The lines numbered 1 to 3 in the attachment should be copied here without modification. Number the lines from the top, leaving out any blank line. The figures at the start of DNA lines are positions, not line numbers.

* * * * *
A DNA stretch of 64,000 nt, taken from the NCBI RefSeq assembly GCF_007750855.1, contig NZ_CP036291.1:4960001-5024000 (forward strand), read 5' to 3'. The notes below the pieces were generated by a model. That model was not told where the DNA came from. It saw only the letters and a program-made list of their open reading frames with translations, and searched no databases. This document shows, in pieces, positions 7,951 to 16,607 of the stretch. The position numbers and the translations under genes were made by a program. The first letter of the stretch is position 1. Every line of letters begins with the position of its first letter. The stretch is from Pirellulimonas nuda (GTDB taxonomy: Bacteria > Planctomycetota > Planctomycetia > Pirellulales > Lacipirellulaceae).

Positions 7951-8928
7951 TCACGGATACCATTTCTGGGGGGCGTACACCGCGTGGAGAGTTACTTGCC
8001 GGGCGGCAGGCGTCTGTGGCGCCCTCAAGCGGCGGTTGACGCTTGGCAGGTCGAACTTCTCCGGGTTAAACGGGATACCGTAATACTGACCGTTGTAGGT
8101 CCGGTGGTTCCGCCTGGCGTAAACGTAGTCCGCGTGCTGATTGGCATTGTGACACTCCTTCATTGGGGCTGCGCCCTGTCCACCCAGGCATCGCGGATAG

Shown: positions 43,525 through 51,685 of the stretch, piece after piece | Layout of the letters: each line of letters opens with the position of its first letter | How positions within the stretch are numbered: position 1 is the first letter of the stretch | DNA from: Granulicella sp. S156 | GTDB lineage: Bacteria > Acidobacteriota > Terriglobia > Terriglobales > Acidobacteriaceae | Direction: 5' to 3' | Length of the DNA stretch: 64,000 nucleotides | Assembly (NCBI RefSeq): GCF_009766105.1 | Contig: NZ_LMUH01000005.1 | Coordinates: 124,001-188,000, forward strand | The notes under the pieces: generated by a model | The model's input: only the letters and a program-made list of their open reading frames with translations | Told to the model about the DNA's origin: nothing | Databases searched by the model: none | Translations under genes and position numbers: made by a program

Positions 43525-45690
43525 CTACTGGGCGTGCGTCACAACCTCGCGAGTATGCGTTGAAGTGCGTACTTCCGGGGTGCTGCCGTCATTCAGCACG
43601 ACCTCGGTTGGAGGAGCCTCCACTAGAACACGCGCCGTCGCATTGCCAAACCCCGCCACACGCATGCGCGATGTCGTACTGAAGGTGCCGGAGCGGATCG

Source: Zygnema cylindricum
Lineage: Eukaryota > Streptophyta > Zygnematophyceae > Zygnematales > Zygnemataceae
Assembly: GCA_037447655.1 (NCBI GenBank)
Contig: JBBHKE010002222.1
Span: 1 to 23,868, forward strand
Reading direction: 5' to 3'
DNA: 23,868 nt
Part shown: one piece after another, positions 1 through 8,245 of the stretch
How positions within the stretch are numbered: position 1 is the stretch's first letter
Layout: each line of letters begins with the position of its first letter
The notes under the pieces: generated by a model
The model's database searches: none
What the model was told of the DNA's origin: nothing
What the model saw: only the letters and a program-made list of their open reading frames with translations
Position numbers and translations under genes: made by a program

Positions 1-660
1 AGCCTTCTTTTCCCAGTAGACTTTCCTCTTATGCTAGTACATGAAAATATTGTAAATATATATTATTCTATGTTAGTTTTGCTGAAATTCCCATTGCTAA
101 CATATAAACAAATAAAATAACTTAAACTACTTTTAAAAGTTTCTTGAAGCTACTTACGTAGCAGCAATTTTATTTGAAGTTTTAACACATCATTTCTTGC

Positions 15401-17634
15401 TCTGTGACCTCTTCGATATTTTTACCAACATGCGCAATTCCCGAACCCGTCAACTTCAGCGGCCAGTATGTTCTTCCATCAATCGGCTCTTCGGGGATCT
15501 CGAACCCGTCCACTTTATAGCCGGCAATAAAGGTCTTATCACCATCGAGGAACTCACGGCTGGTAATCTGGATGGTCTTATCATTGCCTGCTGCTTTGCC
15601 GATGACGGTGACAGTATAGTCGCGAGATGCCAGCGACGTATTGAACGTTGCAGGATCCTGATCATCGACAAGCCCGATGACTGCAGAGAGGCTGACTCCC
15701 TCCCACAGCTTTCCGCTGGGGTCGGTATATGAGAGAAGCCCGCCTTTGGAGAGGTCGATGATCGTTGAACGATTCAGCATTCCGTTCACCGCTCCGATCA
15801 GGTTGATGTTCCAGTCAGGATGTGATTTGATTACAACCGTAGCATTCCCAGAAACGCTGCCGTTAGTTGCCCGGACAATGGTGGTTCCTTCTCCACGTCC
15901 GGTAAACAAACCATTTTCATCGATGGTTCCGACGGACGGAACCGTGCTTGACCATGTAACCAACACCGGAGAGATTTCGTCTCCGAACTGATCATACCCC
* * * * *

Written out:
A DNA stretch of 64,000 nt, taken from the NCBI RefSeq assembly GCF_007750855.1, contig NZ_CP036291.1:4960001-5024000 (forward strand), read 5' to 3'. The notes below the pieces were generated by a model. That model was not told where the DNA came from. It saw only the letters and a program-made list of their open reading frames with translations, and searched no databases. This document shows, in pieces, positions 7,951 to 16,607 of the stretch. The position numbers and the translations under genes were made by a program. The first letter of the stretch is position 1. Every line of letters begins with the position of its first letter. The stretch is from Pirellulimonas nuda (GTDB taxonomy: Bacteria > Planctomycetota > Planctomycetia > Pirellulales > Lacipirellulaceae).

Positions 7951-8928
7951 TCACGGATACCATTTCTGGGGGGCGTACACCGCGTGGAGAGTTACTTGCC